Borders, Nations and States: Wisdom from Amos Oz

It is, as we look at the calendar most of us use, a new year. Welcome to 2019 CE.

But other than marking the circling of the sun, is one day really any different than the one before? This marker, this boundary, is it really real?  Isn’t it all imaginary, something we just made up in our minds?

View of Magens Bay, and out into the Atlantic, from Northside, St. Thomas, USVI

As I sit on the veranda of my home in St. Thomas, in the US Virgin Islands, I look down at the news, and am distressed.  But I look up, to behold one of the most beautiful views in the world.  And there, out there, somewhere in the water, just past the uninhabited Hans Lollik Island, just before Great and Little Tobago, before you get to the world-famous bars on Jost Van Dyke (inventor of the Pain Killer!), somewhere out there is an invisible international boundary.  Somewhere in the water you pass from the United States to the United Kingdom.  But where?   Hard to say, and impossible to see.

Boundaries and borders, labels and limits. To many of our young people in liberal and progressive settings, all of these things are made up. There is no such thing as race; racial differences are superficial and more a social construct than an inherent reality. (Biologically that is essentially correct, by the way.) Gender, too, is more a frame of mind than a matter of body. Um… harder to prove, but things are certainly more… nuanced and complicated here than we once thought.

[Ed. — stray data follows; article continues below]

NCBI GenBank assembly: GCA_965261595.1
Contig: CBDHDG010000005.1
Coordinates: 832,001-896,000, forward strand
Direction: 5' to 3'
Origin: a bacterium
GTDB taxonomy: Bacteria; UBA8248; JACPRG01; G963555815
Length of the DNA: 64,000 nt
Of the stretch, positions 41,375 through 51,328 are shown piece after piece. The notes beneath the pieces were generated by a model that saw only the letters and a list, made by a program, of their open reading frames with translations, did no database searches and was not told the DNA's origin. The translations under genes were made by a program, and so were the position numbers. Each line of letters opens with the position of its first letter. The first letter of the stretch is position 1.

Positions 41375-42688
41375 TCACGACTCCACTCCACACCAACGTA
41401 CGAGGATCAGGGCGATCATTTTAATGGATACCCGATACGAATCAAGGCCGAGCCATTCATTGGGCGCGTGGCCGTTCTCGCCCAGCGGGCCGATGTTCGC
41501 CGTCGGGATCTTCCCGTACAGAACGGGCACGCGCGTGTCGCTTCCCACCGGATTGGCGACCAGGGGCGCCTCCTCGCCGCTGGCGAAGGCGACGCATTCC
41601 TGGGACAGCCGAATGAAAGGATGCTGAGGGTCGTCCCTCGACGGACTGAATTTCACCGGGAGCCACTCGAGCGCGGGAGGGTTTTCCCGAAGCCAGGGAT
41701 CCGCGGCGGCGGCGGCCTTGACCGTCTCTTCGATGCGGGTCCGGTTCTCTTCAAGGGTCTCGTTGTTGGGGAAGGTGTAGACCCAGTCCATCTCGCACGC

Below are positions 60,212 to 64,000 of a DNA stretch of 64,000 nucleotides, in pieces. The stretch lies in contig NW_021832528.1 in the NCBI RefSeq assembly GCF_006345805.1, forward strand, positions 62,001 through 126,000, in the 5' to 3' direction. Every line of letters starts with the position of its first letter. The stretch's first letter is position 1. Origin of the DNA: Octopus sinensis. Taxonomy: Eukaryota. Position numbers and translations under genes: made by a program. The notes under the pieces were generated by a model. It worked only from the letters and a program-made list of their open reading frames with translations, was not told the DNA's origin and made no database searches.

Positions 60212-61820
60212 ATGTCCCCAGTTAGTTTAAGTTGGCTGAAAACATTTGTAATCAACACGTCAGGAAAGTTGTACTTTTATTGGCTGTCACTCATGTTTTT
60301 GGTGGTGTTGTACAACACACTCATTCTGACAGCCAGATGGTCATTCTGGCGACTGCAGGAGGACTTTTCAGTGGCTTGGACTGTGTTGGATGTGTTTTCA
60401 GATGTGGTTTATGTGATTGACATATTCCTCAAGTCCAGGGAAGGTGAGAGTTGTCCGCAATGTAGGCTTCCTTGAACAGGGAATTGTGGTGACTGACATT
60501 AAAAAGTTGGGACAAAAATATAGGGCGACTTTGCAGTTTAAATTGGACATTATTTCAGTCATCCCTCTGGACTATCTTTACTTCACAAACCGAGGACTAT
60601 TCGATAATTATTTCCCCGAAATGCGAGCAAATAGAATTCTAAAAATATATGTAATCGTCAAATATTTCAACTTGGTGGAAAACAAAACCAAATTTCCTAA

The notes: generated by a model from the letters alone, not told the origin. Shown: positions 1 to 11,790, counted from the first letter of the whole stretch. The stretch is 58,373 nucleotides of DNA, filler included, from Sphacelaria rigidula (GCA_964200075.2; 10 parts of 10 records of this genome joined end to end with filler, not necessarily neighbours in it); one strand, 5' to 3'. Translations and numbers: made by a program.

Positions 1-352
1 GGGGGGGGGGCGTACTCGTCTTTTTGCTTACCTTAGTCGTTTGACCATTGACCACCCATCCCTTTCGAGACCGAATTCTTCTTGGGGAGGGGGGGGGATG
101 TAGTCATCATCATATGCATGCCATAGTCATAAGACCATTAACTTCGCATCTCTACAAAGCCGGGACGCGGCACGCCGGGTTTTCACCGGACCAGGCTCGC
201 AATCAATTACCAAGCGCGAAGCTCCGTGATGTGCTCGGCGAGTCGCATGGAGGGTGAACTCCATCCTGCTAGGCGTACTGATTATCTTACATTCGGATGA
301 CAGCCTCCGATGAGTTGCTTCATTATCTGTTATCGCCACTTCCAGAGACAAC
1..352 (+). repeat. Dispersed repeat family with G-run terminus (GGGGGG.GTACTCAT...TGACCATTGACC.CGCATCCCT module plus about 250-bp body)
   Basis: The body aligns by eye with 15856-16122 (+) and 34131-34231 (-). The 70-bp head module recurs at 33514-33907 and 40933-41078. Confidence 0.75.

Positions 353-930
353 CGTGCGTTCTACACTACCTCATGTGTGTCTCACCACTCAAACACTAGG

Don’t believe me about all of this?  Spend an hour an almost any college campus today.

Nations and countries?  If race is not real and gender barely genetic, what is a line on a map?  A figment of imagination, a fantasy of limited minds.

We are, of course, deeply immersed in a high-stake conversation about borders and boundaries in the United States at the moment.  And, as I said, that question is relevant where I live, and how and where we float into Her Majesty’s domain.

But as I raise the limits of lines and the concept of countries, I am looking not only close to “home,” but also somewhere else.  All of this has implications for the purpose, definition, destiny and fate of one small country on a Mediterranean shore, far from here but close to many Jewish hearts.

The challenges are real, the questions hard and sometimes even sincere.

  • How can we defend a state with a special connection with one people, when everyone should be equal? Never mind that every European state and many others have a special status for the culture and claims of the ethnic-national majority who live there.
  • How can we support a state which favors one flavor of religion over another? Although theoretically, Israel is the Jewish homeland in the sense of Jews as a people, not a religion — and never mind that there are dozens of countries in the world which favor one flavor of Christianity, and dozens more which give official status to Islam.

Into all this, enter the passing, this past week, of Israeli author Amos Oz.

Amos Oz was a tremendous figure, an amazing writer and a man of depth, sincerity and integrity.  For now, I am drawn to several paragraphs he wrote in 1982 on the concept of a country, of patriotism, nationalism and the associated instruments of state: